When photographing people, whether in the studio or outdoors, lighting correctly and moodily is only half the recipe for a smashing picture. How you relate to - and, as a result, elicit a response from - your subject is as important. For instance, you cannot be cold and distant to people. They will respond in the same manner, and it will show in your pictures.
How you engage with people is a direct function of how you feel on the day. If you feel daring, adventurous and creative, you'll generate an infectious energy. This is bound to spill over onto your subjects and make them feel the same. They'll start projecting, acting, playing for the camera. If you're feeling down, uncreative, you'll probably get the light right, frame and focus perfectly - but your shots would lack punch, a story or emotion.
Of course, you can't always feel on top of the world. Sometimes you're rushed, the light is fading, you are battling with equipment or the framing of a shot.
All these factors impact negatively on your shooting, because it shifts your focus, your attention and your energy from being projected towards the subject.
You need to shut out the technical aspects, if at all possible, and only have space in your mind for the creative. And for this, you have to dig deep into yourself.
Talk to the subject, be a mirror, tell him or her when they look good, and what it is that make them look good. Give them confidence, and they will beam confidence back at your lens. This shifts the focus, in your mind, to the subject, and helps you forget about your own problems for long enough to enjoy the shoot and bring an energy to it.
But having said all this, can one overstep the mark? For instance, if you could take a step back and listen to yourself while on a shoot, you'd probably think you sound a bit like a pervert: "Yes, give me more pout - great! Right - now lower your head slightly - be inviting, tease the camera, I want to see it in your eyes! Shoulders forward, push those boobs forward, flaunt them!"
On my shoots, it frequently goes like that. I trust and hope my models are not offended. It does not seem so. Why? It's all because of the relationship you build with them, your attention, your focus, your undivided interest in them. Even more so - and this is the point of this newsletter - the degree to which you divorce your personal feelings and emotions from your professional ones. This sounds a bit airy-fairy, so I hope I can explain it better at the hand of a practical example.
My model arrives, her boyfriend or husband in tow. Right from the start, I try to set the tone. In full view of the partner, for instance, I would touch her hair, pat it in place or make a suggestion about what we should do with it for the shoot.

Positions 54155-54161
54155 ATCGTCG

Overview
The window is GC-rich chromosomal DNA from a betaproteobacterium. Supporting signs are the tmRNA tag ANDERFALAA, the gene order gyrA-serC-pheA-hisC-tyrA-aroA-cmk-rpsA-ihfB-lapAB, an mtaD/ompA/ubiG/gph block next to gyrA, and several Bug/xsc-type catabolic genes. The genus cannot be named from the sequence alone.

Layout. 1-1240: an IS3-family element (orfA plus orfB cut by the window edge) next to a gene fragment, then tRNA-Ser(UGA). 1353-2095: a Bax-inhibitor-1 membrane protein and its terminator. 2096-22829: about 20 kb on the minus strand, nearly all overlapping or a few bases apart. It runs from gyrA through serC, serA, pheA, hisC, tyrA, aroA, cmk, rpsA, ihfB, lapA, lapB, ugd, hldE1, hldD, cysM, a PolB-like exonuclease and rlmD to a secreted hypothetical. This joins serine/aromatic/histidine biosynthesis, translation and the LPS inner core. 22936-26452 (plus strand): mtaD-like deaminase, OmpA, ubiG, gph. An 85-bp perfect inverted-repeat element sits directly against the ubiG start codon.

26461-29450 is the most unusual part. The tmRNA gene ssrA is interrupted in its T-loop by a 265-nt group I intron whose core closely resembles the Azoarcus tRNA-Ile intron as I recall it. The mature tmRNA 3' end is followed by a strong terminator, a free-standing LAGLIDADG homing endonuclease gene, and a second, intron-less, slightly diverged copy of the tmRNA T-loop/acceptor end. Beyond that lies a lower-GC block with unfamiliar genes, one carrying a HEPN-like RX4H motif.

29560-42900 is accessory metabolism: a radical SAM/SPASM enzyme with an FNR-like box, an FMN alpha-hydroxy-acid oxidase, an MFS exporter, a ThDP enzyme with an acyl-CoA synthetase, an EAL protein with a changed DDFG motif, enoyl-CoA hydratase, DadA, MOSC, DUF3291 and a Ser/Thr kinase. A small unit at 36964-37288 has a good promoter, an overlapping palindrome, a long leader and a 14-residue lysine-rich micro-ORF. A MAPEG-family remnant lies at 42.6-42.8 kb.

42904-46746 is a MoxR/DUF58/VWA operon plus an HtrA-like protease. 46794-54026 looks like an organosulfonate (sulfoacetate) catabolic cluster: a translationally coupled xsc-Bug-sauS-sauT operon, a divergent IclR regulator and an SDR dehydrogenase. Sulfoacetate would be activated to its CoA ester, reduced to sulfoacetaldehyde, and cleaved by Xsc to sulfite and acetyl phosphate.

Then I would explain where I want my key light, explaining where I want the cheekbones to model light by creating shade. I would almost touch his or her cheeks in explanation, drawing an imaginary line to indicate where the light will fall. Through all this, I would engage the partner, using eye contact and including him or her in the explanation.
But most importantly - I would be within the subject's personal space. My presence there is asexual, my touch professional, my body language saying I have nothing to hide or no ulterior motive for touching the person. I try get the subject and their partner used to this right from the start, because it sets the tone for what comes during the shoot, the way you encourage them, give them feedback and what you say to elicit a response or get a certain look.
What you do, in other words, is establish from the outset that what you do and say is aimed solely at making the subject look better and feel better about themselves. How you communicate this of course is crucial.
If you have their interest at heart, you will not only compliment them but also sensitively touch on their less flattering features. If they have a double chin, a bit of fat around the midriff or a blemish on their face, don't skirt around the subject. Mention that you would like to hide the mole on her cheek, and suggest she turn this or that way to hide it.
Make it clear from the start that you are aware of it, and trying to make him or her look better by hiding it.
I frequently point out a low cleavage to a model, asking her to show less, or move the fabric on her dress slightly to hide or diminish the cleavage. By bringing attention to it openly, you deal with it in a confidence-inspiring way.
Bottom line: the model has to trust you, and you must deserve the trust. Once you have that trust (read: your intentions are perceived to be pure), it gets much easier to lose yourself in a shoot, to get the model to do crazy things, project, pout, be sexy, outrageous and daring. Being trusted allows you to be enthusiastic, being enthusiastic is infectious, and infectious enthusiasm shows in your pictures. It adds the 50% that really makes the picture pop.